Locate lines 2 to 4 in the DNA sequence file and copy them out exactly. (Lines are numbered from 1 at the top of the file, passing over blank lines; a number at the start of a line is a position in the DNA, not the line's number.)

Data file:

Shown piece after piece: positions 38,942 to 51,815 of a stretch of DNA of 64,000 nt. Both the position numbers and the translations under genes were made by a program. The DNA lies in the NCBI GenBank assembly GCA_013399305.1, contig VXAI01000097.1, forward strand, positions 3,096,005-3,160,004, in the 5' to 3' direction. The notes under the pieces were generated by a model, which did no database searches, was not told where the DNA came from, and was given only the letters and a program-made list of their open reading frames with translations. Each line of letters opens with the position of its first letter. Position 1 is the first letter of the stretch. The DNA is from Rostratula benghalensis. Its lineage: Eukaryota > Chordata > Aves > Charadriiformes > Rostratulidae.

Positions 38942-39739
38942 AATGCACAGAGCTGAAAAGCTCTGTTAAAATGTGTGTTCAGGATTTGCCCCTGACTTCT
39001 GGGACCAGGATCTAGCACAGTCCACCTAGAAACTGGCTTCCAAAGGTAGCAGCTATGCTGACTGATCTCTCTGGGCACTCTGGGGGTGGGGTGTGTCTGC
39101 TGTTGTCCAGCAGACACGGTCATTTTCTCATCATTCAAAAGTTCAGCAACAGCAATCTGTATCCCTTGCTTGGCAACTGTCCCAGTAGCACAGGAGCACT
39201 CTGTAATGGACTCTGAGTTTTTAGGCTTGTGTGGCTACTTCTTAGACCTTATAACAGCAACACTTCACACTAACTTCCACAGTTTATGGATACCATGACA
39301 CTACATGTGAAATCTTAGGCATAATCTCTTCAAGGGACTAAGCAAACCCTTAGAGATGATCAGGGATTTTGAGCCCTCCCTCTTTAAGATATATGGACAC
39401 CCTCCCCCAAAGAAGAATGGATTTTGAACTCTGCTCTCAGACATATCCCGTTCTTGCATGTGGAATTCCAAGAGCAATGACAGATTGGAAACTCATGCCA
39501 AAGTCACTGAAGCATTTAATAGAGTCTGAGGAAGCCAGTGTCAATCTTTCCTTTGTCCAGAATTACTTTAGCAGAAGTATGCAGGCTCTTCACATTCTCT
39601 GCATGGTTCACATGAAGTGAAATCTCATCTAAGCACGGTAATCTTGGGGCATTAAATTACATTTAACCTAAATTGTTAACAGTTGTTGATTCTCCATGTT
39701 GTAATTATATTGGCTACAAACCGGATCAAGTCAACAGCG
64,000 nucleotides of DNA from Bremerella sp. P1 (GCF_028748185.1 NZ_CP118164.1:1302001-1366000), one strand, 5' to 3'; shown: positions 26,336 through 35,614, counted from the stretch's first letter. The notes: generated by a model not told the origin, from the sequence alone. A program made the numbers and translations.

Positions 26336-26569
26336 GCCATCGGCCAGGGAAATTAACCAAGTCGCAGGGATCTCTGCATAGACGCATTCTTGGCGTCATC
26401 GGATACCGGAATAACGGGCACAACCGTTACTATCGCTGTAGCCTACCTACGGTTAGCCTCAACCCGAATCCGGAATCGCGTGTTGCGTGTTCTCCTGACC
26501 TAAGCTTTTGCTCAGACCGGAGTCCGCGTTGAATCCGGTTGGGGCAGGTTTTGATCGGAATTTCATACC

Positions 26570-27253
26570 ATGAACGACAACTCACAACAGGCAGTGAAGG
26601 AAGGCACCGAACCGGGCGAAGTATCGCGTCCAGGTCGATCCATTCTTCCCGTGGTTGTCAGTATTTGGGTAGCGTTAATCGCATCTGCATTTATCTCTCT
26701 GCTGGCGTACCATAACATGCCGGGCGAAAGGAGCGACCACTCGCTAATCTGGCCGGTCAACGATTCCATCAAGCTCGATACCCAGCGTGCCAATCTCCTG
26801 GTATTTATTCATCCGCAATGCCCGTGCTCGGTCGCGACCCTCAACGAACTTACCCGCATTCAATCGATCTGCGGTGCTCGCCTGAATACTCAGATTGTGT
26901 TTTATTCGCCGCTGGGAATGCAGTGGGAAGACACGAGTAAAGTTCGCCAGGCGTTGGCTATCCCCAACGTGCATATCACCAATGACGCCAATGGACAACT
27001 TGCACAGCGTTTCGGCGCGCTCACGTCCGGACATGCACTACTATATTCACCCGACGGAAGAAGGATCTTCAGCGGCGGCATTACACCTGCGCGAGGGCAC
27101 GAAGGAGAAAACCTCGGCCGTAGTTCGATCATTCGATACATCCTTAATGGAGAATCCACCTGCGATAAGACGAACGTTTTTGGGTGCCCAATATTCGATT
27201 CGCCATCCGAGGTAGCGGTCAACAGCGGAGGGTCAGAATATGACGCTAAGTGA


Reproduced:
Positions 38942-39739
38942 AATGCACAGAGCTGAAAAGCTCTGTTAAAATGTGTGTTCAGGATTTGCCCCTGACTTCT
39001 GGGACCAGGATCTAGCACAGTCCACCTAGAAACTGGCTTCCAAAGGTAGCAGCTATGCTGACTGATCTCTCTGGGCACTCTGGGGGTGGGGTGTGTCTGC